A couple of assumptions:
This would be for fishing small to medium sized rivers where you can fish from the bank. This would also be for winter hatchery fish most likely between December through January. As conditions change and wild fish come in, we try and change things up a bit, although below will definitely still catch fish.
This is what you’ll need for a very basic, simplified steelhead fishing setup that will allow you to use two of the top techniques for steelhead fishing, drift fishing and float fishing, while using the bare minimum of gear.
First of all, you’re going to need a rod and a reel. What are you comfortable with? Spin or baitcaster? You’ll need an 8 ½’ to 9’ rod rated between 8lb and 12lb with fast action. The fast action will allow you to feel what the lure is transmitting whether it’s the bottom or that “sponge”. Even though I use G. Loomis rods exclusively (Pro Staff Member), that doesn’t mean when you start out you need to spend $200 to $400 plus on a rod. There are some decent rods out there for under $75 if that’s what your budget allows. If you’re going to spend a little extra, spend it on the reel, the drag is the most important factor when it comes to rod/reel setup as steelhead are known for incredible line stripping runs. A cheap drag system on a reel may cost you that beautiful fish you hooked and got your heart pumping. I only use Shimano reels (again Pro Staff Member) and there are some decent Shimano reels for relatively inexpensive prices.
Author taking a glory shot with this beautiful chrome OP winter steelhead before release. Ron Camp image
You’ll notice in the main photo of the article there is the Shimano Calcutta loaded with PowerPro braided line! Don’t use this if you are just starting out. Use a high quality monofilament line for your main line. I use 10lb main line for smaller rivers and clear water. I’ll bump it to 12lb for medium to large rivers or with higher colored up water. For leader, fluorocarbon has been a game changer to me. Use a 24 to 32 inch fluorocarbon leader. Don’t skimp on the leader; some cheaper fluorocarbons seem like they break at the mere site of a steelhead. I use strictly Seaguar fluorocarbon and I have absolutely no affiliation with them. It’s just that good.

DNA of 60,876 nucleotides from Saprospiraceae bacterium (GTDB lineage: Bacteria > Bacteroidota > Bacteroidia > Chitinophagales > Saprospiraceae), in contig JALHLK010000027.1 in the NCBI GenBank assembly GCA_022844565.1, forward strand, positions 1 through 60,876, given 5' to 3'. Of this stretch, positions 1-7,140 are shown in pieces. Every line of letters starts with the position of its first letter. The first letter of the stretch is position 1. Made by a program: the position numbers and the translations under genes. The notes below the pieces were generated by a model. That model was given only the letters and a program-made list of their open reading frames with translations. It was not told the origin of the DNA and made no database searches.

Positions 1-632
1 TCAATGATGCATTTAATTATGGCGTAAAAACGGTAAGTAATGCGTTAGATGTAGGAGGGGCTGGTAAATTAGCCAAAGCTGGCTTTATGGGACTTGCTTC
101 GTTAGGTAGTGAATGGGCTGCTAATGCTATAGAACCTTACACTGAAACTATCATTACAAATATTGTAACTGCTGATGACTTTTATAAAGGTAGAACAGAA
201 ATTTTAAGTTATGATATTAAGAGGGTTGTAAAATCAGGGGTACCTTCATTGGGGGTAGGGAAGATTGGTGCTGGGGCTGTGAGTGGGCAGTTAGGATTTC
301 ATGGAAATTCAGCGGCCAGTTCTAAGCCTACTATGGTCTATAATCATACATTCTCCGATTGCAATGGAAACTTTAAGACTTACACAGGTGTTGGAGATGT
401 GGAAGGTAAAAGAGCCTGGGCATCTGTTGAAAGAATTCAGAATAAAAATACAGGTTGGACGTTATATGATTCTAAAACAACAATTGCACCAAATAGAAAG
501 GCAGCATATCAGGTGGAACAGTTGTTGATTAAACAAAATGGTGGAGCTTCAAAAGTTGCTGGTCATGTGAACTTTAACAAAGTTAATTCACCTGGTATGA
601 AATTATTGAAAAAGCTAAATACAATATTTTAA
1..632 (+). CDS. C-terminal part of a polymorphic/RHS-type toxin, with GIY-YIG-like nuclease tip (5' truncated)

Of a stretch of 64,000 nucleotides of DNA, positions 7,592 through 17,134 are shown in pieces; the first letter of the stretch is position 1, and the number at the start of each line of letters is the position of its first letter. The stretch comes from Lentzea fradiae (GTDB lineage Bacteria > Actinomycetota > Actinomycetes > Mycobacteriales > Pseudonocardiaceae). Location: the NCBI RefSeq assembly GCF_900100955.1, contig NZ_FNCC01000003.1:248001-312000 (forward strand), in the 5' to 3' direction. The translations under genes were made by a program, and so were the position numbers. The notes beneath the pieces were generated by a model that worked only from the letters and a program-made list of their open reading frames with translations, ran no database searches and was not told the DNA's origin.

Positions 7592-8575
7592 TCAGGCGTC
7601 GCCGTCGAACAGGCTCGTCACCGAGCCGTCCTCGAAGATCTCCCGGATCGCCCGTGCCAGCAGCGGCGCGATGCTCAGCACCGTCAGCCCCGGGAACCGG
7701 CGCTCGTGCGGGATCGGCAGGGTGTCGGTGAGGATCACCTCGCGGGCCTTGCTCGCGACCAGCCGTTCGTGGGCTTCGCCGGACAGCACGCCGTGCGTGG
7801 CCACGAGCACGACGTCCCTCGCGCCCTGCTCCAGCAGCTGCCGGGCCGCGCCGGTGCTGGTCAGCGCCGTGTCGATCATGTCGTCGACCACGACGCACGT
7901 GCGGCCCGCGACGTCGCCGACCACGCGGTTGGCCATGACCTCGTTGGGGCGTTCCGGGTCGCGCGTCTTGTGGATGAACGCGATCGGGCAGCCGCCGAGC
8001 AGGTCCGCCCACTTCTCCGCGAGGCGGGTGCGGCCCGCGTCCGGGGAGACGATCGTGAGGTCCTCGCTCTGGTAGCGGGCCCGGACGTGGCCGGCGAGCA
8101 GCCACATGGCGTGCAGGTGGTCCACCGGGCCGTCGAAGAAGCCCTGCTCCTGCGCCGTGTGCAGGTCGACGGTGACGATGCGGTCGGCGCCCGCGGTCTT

So what’s going to hook these elusive fish? How about a Lil’ Corky! The staple of steelhead fishing everyone that has ever fished for steelhead has to have at one time or another used corkies. The corky emulates an egg. As it flows downstream through the steelhead holding water, hopefully it looks natural enough for a holding fish to simply suck it in (the sponge feel). Along with the corky, most anglers, myself included, will also attach some yarn to the hook via the egg loop knot. If you don’t learn to tie any other knot learn to tie an egg loop knot. The yarn is supposed to mimic some of the membrane that often is attached to eggs as they’re exposed from the river bottom and then break free to float downstream. I’m super anal about my yarn! I want it cut square and cut short. For me it must be cut along the shank and above the height of the hook point. After exposing the yarn to the water a few casts you may need to trim again. I make sure it looks like
a clean cut before every cast. Does it make a difference? In my mind yes, and that’s all that matters. The power of the mind is unbelievable, and I want to know in my mind that on any given cast I have everything perfect and I may get a strike.
For Corkies, pearl pink is an absolute must!
Somewhat as productive is also peach. I’ll couple a #14 pearl pink Corky with fluorescent pink yarn, or a #14 peach Corky with peach or orange yarn and tie it to a #4 hook. Using 8lb, 24 to 32-inch fluorocarbon leader as indicated above, tie the leader to a ball bearing barrel swivel. On the other end of the swivel tie the main line. This would be my main setup for drift fishing in smaller to medium water that is on the low and clear side. Once the water rises and the water is larger and dirtied up a bit, step up to the same colors, but a #12 corkie with a #2 hook.